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    Senior Member oshta's Avatar
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    Ahhhggg, this suxs.
    - Will certainly be hanging onto our ip4000 for a while anyway!

    In the mean time, my epson800's just died....


    Daniel

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    Stil awaiting an answeras to which cartridges these are.

    I know that Canon's latest cartridges are numbers 5, 8, and 12.
    With 5 and 8 being used in iP4200 and iP5200 (of which I want the latter.)
    Woohoo now Assistant Manager!


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    Where did you get this info from ?
    Quote Originally Posted by Saracen View Post
    And by trying to force me to like small pants, they've alienated me.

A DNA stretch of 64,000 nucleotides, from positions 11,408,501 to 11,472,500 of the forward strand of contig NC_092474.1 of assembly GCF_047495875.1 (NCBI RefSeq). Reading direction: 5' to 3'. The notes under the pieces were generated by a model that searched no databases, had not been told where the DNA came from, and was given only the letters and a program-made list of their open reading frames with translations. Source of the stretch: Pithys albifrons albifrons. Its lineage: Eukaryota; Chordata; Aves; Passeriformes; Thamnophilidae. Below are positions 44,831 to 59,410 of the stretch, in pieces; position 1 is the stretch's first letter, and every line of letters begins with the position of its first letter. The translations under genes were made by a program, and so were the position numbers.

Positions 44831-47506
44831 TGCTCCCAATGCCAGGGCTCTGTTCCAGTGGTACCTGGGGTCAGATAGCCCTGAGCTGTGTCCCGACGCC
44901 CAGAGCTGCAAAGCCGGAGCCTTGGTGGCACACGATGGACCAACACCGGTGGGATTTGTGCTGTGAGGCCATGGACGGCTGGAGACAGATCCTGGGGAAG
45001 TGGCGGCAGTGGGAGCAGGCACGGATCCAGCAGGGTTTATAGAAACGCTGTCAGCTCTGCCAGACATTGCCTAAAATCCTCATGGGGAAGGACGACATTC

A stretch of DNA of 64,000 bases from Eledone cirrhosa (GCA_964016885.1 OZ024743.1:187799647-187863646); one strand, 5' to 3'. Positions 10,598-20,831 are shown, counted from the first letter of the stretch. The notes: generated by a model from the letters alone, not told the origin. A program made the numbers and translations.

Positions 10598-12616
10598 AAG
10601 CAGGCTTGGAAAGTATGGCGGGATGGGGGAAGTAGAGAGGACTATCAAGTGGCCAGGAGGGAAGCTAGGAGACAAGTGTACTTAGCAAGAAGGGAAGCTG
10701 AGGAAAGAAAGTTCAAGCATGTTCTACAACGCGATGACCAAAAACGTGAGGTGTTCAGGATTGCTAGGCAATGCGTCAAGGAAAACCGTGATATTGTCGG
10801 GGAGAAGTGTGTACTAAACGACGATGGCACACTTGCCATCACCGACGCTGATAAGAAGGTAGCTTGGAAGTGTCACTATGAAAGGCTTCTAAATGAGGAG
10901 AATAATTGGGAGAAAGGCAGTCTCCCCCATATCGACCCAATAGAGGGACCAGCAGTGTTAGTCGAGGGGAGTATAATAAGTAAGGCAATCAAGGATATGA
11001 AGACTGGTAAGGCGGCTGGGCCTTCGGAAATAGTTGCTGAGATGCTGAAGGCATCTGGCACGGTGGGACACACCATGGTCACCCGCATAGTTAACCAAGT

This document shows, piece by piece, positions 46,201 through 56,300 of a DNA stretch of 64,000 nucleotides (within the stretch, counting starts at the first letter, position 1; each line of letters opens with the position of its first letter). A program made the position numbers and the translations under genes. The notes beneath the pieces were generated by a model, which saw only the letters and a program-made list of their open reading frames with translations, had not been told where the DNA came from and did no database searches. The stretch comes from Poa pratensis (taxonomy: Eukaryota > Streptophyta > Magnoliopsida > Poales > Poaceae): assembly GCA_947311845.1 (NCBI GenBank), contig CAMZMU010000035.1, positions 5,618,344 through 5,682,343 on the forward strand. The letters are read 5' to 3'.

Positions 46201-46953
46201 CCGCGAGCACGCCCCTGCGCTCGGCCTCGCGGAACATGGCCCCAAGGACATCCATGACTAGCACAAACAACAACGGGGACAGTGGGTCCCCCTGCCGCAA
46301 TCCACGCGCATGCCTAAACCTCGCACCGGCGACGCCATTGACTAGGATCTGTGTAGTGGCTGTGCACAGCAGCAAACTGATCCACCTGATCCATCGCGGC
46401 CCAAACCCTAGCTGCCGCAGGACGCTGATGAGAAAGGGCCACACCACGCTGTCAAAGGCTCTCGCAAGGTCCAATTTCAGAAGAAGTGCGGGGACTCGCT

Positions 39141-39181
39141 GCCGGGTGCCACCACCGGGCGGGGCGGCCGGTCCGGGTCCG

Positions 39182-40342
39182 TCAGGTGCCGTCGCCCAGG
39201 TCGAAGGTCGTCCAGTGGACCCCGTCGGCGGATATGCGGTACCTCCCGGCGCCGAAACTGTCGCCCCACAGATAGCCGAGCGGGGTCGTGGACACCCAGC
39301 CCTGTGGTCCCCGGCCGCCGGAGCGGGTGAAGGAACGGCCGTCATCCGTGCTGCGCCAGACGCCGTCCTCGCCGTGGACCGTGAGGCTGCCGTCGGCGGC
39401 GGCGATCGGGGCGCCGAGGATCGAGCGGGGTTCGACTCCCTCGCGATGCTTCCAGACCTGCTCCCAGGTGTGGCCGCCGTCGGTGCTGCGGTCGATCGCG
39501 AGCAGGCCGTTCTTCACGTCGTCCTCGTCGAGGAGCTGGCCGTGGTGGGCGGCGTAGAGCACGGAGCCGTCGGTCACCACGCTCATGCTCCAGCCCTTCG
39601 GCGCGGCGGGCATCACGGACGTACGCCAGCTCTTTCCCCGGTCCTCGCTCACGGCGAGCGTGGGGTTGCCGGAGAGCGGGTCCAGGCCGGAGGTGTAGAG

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    Yeah I can't see it being legit information.

    And there is a huge difference between original ink and refilled carts. Enough to make it worth it as far as I'm concerned to buy originals.

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    lazy student nvening's Avatar
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    Wheres the best place to get compatable ip5200 cartiriges from?
    (\__/)
    (='.'=)
    (")_(")

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    Quote Originally Posted by ed^chigliak
    The physical refilling the cartridge isn't a problem(same as the BCI-3K series, and on the pixma 4000 series), but it will land you in the following scenario:
    Been looking around and have found this : http://www.inkproducts.com/dr%20inkys%20comments.htm

    To quote the important bits.

    The new line of Canon printer's now has a chip on the cartridge. By turning off the ink monitor, they can be refilled. Canon does show in their operation manual how to turn of the ink monitor. Canon's new smart led lamp flashes when ink is running low, and flashes even faster when near empty. When you install a new ink tank, the smart led system will glow to let you know that the cartridge is installed correctly. I feel that they use this smart led to stop people from refilling their cartridges or a lease make it harder.